Podcasts & RSS Feeds
Most Active Stories
- Here's What The Big I-90 Closure Will Look Like. How Will You Survive?
- Study Finds MRSA 'Superbug' Lurking At Washington Firehouses
- 5 Reasons Eating Bugs Could Save The World, According To Seattle's Own 'Bug Chef'
- When A Bomb Goes Off During Your Study On Trauma: New UW Findings On PTSD
- Report Shows Coal, Oil Trains Would Quadruple Rail Traffic, Alarming Lawmakers
News & Music Contributors
Fri February 28, 2014
UW Professor Traces Growing Income Gap To The Collapse Of Organized Labor
Income inequality in the U.S. is at its highest point in 85 years, and politicians are debating ways to raise the living standard for low-wage workers. Globalization, technology and deregulation are often cited as factors behind the widening income gap. But Jake Rosenfeld at the University of Washington says there’s one cause that’s often overlooked: the decline of organized labor.
In his new book, titled "What Unions No Longer Do," Rosenfeld explains how organized labor, in its heyday in the 1940s and 1950s, lifted wages for many workers, whether or not they belonged to a union.
“So what that meant is that if you’re a business owner starting a new business in an industry or a region where organized labor is strong, and you have to set pay scales for your set of employees, often times you just look to what your industry leader is doing, so you may be a non-union company but all of a sudden you’re paying union-level wages,” Rosenfeld said.
And the threat of unionization would often prompt employers to pay their employees well as a preemptive move to dissuade them from organizing.
Back then, about one-third of the private sector workforce was unionized. But now, only about 5 percent of the private sector belongs to a union, and Rosenfeld says that means organized labor no longer has the power to lift wages broadly throughout the economy. Instead, unions are on the defensive.
On The Defensive
“Private-sector unions’ role today consists largely of forestalling wage declines among organized workers only,” Rosenfeld wrote.
In fact, employers often use non-union companies as a benchmark nowadays. In the auto industry, Rosenfeld says the pay and benefits of non-union automakers in the south, like Toyota, now are used as comparisons when negotiating union contracts.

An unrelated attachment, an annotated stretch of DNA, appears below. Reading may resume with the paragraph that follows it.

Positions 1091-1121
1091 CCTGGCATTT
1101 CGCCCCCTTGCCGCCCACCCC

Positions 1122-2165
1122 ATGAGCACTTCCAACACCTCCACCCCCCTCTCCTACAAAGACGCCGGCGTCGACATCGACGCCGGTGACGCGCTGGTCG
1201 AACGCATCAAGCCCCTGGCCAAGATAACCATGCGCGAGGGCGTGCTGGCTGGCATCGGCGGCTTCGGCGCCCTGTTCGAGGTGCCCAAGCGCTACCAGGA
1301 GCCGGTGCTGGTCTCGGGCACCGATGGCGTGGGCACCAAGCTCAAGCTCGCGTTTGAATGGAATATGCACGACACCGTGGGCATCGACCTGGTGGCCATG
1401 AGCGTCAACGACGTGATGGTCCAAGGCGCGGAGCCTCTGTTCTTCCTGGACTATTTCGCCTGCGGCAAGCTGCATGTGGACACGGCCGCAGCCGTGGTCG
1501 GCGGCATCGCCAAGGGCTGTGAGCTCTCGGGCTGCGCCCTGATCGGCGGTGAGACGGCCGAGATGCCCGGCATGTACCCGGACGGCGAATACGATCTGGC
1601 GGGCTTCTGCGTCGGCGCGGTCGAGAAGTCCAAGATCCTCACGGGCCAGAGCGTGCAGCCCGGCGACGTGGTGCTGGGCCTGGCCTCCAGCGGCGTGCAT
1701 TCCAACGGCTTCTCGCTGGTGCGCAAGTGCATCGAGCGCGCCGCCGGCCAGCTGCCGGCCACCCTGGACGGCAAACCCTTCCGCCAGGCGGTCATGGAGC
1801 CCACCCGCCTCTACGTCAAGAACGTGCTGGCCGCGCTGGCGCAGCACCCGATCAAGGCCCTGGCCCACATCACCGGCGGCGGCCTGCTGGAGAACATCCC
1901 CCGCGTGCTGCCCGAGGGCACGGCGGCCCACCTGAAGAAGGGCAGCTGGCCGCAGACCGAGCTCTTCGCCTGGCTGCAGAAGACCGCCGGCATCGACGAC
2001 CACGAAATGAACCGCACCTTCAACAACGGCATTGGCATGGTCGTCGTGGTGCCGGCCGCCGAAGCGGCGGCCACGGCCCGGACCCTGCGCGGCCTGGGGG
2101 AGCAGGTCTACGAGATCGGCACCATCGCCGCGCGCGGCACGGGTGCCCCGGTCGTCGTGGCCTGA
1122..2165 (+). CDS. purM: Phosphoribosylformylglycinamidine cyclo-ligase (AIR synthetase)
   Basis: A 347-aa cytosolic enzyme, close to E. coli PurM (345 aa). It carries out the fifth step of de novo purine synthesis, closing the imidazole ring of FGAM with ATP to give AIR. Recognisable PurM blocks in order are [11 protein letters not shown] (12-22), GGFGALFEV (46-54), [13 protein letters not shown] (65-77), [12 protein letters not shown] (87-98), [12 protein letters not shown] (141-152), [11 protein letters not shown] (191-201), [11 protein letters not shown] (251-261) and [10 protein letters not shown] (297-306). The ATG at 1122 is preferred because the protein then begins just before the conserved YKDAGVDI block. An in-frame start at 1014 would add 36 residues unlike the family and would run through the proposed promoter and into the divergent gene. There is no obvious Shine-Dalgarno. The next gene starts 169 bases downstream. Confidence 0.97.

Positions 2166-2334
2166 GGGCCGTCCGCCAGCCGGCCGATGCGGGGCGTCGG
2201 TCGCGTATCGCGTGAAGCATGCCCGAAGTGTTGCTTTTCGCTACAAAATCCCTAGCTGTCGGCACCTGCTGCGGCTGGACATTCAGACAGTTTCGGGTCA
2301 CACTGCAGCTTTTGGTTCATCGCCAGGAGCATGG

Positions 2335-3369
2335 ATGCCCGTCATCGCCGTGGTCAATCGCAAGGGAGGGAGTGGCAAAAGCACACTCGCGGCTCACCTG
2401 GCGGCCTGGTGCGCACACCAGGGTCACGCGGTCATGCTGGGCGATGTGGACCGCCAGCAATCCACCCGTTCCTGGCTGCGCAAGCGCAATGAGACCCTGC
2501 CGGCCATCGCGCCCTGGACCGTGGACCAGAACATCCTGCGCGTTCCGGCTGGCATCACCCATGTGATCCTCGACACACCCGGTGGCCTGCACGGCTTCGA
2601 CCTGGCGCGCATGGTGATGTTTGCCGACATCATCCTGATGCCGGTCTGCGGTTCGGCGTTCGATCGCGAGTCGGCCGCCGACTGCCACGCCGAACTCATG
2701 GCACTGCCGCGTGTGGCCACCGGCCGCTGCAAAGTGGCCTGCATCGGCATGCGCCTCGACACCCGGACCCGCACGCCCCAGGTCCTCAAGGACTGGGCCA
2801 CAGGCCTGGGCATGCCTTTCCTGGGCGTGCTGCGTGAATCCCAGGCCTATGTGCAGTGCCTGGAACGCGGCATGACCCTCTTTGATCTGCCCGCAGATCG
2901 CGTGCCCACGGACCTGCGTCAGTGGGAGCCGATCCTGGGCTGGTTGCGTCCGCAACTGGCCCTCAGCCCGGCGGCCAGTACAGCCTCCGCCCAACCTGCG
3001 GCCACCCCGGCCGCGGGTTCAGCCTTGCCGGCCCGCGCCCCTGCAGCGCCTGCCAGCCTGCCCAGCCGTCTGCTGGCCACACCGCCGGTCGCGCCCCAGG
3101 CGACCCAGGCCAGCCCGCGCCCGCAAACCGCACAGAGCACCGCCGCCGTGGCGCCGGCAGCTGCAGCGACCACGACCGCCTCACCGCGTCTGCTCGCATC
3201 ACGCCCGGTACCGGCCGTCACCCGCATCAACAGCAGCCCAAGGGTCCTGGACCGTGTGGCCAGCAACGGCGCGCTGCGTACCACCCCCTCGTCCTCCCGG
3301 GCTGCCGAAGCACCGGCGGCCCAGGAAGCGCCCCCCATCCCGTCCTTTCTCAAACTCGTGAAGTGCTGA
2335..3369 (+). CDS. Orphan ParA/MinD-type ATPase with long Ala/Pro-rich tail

Rosenfeld says it’s true that trends such as globalization and technological change have contributed to rising income inequality in the U.S. But he says the income gap has grown much larger in the U.S.
"Globalization [and] technological change occurred across the developed world, yet we lead the world in our inequality rates. So why is the United States distinctive here?” Rosenfeld said. “We had a collapse of organized labor the likes of which haven’t been seen or experienced in our peer nations.”
In recent years, he says organized labor has declined in countries such as the U.K. and Australia, and they’ve experienced rising income inequality. Rosenfeld says Canada, by contrast, has a unionization rate that’s two to three times that of the U.S., but has much lower inequality.
'Things Fell Apart': Loss Of Clout
Another consequence of the collapse of organized labor is diminished political clout. Unions still have quite a bit of money to use to donate for political causes and candidates but not as much as corporations, says Rosenfeld.
In the past, they made up for that with manpower, deploying union members and their relatives to get out the vote.
“With the decline in union rolls, that effect has been reduced pretty drastically,” Rosenfeld said.
One example of that loss of clout was the inability to get the Employee Free Choice Act passed after President Barack Obama was elected. That bill would have made it easier for private-sector workers to organize. Even though Democrats controlled both houses of Congress before the 2010 election and Obama had promised to support the bill while he was campaigning, the effort failed.
“Things fell apart,” Rosenfeld said. “The political support they had counted on just wasn’t there. The president never made a strong push for this piece of legislation, and it’s hard to know why. It would have been deeply, deeply unpopular with the Republican party, and he might have figured he had enough on his plate to deal with at the time.”
Rosenfeld says it’s an example of the diminished influence of organized labor.
“These days in the private sector, if you’re an employer and you’re just dead set against a labor union, there’s almost nothing the workers and the union can do to stop you from preventing a union coming into your company,” he said. “That’s just the state of the field right now.”